The following image shows the ideal granted memory statistics that is retrieved from the system view, where the ideal memory can be evaluated by multiplying the query required memory with the degree of parallelism and add the result to the additional memory amount.

Ideal Memory Statistics from the sys.dm_exec_query_stats SQL Server DMV

New Parallel Threads Columns

The last group consists of 8 columns that describe another resource used by SQL Server parallel query plans which is parallel threading.

  • total_reserved_threads - shows the total number of parallel threads reserved by the query plan since the query compilation
  • last_reserved_threads - is the number of parallel threads reserved by the query plan at the last query run
  • min_reserved_threads - shows the minimum number of parallel threads reserved by the query plan in a single execution
  • max_reserved_threads - shows the minimum number of parallel threads reserved by the query plan in a single execution
  • total_used_threads - shows the total number of parallel threads used by the query plan since the query compilation
  • last_used_threads - is the number of parallel threads used by the query plan at the last query run
  • min_used_threads - shows the minimum number of parallel threads used by the query plan in a single execution
  • max_used_threads - shows the maximum number of parallel threads used by the query plan in a single execution

The statistics below show that all the queries below are serial query plans with no threading reservation:

Parallel Threads Columns in the sys.dm_exec_query_stats SQL Server DMV

Using the New Columns to Evaluate a Query

The new enhancement to the sys.dm_exec_query_stats system view makes it very useful in checking resources consumed by each query plan. This can be combined with other DMVs in order to get more information about the query plan. One example is to use it with the sys.dm_exec_sql_text(sql_handle) DMV to get the text for each query such as the below query:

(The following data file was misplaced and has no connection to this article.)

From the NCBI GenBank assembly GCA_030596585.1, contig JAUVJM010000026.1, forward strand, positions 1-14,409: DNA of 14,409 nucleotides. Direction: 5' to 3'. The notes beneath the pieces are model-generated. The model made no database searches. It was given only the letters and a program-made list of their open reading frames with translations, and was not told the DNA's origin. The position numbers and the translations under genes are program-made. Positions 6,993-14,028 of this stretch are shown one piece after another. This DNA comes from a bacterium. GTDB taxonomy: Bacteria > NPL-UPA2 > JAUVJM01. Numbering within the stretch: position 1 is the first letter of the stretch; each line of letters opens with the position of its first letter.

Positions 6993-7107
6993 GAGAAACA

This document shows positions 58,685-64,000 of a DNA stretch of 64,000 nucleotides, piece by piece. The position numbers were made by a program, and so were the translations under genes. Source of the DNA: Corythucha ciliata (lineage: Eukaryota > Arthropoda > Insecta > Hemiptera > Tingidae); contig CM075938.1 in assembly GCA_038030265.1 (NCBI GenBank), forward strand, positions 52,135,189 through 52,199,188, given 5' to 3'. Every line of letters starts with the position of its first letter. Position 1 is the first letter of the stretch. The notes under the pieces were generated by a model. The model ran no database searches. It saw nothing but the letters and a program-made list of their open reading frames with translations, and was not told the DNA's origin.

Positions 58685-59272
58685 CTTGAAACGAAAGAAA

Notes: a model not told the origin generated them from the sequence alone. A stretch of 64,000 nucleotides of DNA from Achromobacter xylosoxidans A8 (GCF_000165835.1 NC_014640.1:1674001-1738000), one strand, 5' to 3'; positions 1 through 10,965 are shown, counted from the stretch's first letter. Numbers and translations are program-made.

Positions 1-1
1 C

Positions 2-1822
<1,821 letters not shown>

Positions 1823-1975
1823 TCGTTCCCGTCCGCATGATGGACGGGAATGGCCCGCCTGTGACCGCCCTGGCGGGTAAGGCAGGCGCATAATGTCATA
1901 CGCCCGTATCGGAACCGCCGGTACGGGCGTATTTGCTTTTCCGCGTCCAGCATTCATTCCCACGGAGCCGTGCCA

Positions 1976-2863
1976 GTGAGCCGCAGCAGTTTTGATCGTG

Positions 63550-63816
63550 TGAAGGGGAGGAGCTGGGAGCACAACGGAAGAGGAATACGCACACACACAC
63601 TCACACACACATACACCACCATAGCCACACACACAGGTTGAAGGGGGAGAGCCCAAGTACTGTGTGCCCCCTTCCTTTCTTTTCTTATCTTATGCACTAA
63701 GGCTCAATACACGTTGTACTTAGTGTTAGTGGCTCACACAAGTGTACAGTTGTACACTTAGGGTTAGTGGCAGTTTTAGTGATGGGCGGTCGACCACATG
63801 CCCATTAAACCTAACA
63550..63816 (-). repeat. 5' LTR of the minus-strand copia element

SELECT * 
FROM sys.dm_exec_query_stats 
CROSS APPLY sys.dm_exec_sql_text(sql_handle)

The results will be like this.  Here we can see the query text and also get information about memory usage and parallelism.

New Columns to Evaluate a Queryin the sys.dm_exec_query_stats SQL Server DMV
Next Steps


Last Updated: 2016-10-26


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About the author
MSSQLTips author Ahmad Yaseen Ahmad Yaseen is a SQL Server DBA with a bachelorís degree in computer engineering as well as .NET development experience.

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Comments For This Article




Wednesday, October 26, 2016 - 4:01:59 AM - JRStern Back To Top (43638)

Ha, I was just noticing these myself about an hour ago.  I welcome the new information, note it is meant to make the new query store more useful, and to facilitate things like Azure auto-tuning.  The data was previously (and is still) available in execution plans on a per-call basis, where I will argue it is more interesting than in this aggregated form - and still does not make up for the fact that the profiler (server-side traces) are still egregiously missing from Azure.  Even the old version already had min/max logical reads and such, so if we want to monitor "misbehaving" bad plans, we have to watch the cache and look for cases where min and max diverge much, but then we have no chance to have noted the parameter values that lead to these because there is no real trace.